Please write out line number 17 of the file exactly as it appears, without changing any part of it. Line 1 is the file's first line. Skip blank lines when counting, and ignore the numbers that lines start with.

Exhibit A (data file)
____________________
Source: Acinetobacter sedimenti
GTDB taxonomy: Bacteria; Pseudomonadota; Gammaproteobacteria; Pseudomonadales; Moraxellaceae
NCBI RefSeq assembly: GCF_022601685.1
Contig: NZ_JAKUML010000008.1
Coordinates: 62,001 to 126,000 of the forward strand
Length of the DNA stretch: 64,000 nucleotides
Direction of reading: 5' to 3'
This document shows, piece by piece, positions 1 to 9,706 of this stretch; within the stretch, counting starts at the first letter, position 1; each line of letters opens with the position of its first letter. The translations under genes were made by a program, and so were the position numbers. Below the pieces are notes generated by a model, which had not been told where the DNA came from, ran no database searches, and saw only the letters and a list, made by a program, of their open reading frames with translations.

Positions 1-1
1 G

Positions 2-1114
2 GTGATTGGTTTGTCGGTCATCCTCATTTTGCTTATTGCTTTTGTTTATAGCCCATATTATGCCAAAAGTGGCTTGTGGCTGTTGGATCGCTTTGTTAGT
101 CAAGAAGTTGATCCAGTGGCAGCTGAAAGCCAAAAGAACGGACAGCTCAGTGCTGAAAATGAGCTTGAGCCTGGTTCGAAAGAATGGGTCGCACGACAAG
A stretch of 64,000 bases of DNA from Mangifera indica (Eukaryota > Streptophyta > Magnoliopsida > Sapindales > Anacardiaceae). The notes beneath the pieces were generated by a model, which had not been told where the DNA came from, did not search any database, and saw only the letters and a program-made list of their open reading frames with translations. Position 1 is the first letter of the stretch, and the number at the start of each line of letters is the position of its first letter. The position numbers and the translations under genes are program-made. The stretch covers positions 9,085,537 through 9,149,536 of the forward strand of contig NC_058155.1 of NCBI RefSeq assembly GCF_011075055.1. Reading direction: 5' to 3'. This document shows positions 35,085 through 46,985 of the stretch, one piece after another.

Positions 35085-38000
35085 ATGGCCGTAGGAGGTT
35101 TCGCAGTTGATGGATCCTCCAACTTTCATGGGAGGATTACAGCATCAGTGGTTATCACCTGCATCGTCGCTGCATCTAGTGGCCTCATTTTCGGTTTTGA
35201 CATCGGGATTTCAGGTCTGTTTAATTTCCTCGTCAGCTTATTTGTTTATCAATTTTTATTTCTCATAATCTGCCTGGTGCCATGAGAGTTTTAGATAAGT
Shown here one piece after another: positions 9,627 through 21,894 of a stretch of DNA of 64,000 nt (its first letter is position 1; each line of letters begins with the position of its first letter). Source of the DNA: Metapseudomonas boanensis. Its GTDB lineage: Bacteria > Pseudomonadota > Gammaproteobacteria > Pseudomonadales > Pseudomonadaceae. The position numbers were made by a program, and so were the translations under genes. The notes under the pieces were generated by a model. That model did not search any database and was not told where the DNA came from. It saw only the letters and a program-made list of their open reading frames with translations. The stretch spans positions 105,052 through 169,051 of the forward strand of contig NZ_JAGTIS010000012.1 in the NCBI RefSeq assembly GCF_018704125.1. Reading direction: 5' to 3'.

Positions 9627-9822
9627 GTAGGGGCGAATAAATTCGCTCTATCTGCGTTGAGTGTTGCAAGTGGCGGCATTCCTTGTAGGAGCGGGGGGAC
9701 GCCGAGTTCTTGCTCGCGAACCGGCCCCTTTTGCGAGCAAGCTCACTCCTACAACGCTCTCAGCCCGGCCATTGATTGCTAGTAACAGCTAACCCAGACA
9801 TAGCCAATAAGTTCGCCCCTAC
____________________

35101 TCGCAGTTGATGGATCCTCCAACTTTCATGGGAGGATTACAGCATCAGTGGTTATCACCTGCATCGTCGCTGCATCTAGTGGCCTCATTTTCGGTTTTGA